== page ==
I can honestly say that the only time that I have played or run D&D/Pathfinder over the past 7 years has been due to people wanting to try D&D. They try it, and then their/our interest usually peters out in favor of a host of other games: e.g., Numenera, Fate, Dungeon World, etc.

And why do you stick with it?
Presumably because the Table had fun with the game. It works at cultivating the sort of gaming experience that it's supposed to. And players want to continue playing it. So probably more or less the same reason that you stick with D&D, Shadowrun, and Vampire.
 

Jacob Lewis

Ye Olde GM
It doesn't matter how interested, curious, or amazed I am about a new system. If I can't find or convince other people to play with, or at least give it a try, it's not usually worth the trouble and effort for me to learn a new system, much less invest non-disposable money in a line of products.

Case in point. One of the local gaming stores that I frequent has a GM program. A few months ago, the owners had asked the group why so few were actually running games through the program lately. Many of the responses boiled down to something like "I offered to run my favorite game (X) before, but nobody showed any interest. They all want to play D&D, and specifically 5e." And that was the end of the discussion.

I got lucky. I found a dedicated and enthusiastic group who loved Star Wars and loved the system I was running (FFG). We played for nearly 6 months straight, every other weekend. I was also able to introduce a lot more players through beginner games and demos, even used the narrative system for a discussion I gave to our GM group.

I think I might have strayed from the topic, but it is a major factor for many. Personally, I like to see how things are done differently or new ways to approach ideas. But with so many choices and options out there for RPGs, it seems futile to invest too much if no one else is interested or willing to play with you.
 

atanakar

Hero
A rpg is not that expensive when you compare it to other hobbies. In my book if I can GM an adventure of 3-4 nightly sessions (worth 25$ of entertainment each) I consider the return on my investment fully reimbursed. After that it's just an extra ball of ice cream on top of the cone.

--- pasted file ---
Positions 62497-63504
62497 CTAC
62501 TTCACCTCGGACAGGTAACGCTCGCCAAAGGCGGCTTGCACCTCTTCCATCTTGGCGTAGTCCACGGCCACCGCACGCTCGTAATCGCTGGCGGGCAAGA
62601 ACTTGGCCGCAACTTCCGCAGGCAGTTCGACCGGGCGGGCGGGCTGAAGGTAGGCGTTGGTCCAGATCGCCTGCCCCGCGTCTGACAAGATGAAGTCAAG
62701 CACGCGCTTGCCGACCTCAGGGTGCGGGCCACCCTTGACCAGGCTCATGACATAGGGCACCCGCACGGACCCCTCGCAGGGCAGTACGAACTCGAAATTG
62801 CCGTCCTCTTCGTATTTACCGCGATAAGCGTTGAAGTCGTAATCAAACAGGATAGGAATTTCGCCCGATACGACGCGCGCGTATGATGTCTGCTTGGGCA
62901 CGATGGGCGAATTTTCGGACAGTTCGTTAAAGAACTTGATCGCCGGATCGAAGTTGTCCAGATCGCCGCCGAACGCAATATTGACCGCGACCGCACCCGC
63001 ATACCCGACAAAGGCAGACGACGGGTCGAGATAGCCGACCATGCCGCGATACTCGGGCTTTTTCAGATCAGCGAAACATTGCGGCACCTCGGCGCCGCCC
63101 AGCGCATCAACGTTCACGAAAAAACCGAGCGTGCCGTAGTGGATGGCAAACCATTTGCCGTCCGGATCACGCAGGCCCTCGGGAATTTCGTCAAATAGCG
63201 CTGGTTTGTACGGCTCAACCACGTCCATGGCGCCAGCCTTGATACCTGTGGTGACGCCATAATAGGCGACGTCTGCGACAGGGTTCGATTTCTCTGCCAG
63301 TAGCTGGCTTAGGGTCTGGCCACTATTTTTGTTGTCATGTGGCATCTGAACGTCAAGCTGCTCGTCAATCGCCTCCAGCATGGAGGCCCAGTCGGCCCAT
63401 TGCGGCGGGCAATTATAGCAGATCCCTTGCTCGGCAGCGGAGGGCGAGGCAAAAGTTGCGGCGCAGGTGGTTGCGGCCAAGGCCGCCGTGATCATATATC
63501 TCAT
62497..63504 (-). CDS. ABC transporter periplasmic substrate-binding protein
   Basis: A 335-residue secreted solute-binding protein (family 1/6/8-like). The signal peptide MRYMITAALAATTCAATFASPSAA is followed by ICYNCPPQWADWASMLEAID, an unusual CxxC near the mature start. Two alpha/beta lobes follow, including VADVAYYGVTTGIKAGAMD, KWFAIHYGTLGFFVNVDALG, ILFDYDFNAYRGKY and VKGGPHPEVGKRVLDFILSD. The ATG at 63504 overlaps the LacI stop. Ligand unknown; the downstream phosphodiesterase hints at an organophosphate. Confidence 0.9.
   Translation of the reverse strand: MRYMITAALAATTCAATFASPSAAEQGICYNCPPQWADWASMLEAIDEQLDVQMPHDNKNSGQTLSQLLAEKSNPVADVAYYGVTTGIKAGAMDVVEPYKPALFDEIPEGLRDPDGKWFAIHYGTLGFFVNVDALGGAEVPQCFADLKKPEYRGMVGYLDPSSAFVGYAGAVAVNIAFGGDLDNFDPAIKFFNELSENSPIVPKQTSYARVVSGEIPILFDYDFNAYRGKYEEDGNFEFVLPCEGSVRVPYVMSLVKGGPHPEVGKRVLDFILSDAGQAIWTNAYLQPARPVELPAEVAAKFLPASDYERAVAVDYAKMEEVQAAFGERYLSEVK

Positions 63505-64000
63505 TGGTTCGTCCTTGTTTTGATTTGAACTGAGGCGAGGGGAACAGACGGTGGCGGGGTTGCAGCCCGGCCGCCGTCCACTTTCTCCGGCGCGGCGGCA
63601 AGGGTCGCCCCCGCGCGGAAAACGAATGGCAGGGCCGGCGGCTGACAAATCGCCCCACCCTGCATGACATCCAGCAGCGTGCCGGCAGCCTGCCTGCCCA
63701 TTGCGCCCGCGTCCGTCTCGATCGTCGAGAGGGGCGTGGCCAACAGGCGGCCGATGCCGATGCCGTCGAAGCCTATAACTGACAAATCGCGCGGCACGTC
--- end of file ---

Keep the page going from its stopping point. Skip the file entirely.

Usually I managed to get 3 to 10 sessions out of a non-D&D rpg. Modern d20 was an exception with 18 sessions. My D&D campaigns usually last between 15-40 sessions before I get tired of it or the group disbands.

I stick with a system as long as a GM I enjoy it and the players want to be at the table. Mileage varies. I used to do one-shots to try out systems but lately I'm not sure I want to that anymore.
 

Lwaxy

Cute but dangerous
I do not need any more new rule systems. I am tired of spending time to learn yet more rules. Iike new settings though, so I am more likely to buy something not meshed with a rule system.
 

Umbran

Mod Squad
Staff member
Compels? That's a strong word.

I try a new system because someone wants to run or play it. I stay because the people at the table have fun and want to keep playing. The number of ways to do this are too many to elucidate.
 

Most of my experiences with new games was during college when I'd get invited to various RPGs. In general, I've found the ones I enjoyed the most were the ones that had good mechanics tied to the setting. D&D seems to have been the only exception, and that's because it was where I started (not counting NES video games like FF and Dragon Warrior).
 


jmartkdr2

Adventurer
I'm generally only interested in new games if I think they'll let me do something I can't readily do with the tools I already have.

These days, since I already own universal games and know how to hack DnD to do a lot of alternate genres, that usually means the game does something specific.
 

For me, it's a mixture of three things:

1 - The rules are easy to learn. There's only so much time I want to spend learning a new game and then have to worry about the players learning the rules. This goes doubly for any one-shot and mini-campaign games.

2 - It's got to be compelling and exciting to me. At this point, I don't really need another D&D or OSR-variant. It's hard to justify spinning up a new game that's just going to do the same things as D&D, just differently.

3 - The game has to be exciting for the players. I've known GMs that got so excited to run a game that they never stop to think whether it would be fun for the players, and eventually that way lies potential disaster for the campaign or even the gaming group.
 

pogre

Hero
I cannot explain why, but I do not really look at new systems in rpgs much these days.

One of my players would probably have to bring me a game she was super excited about to get me to buy it.

It's odd, because I buy tons of different miniature rules systems - I am buying and looking forward to playing Osprey's Oathmark. I have dozens of fantasy miniatures rules, and yet, I buy more.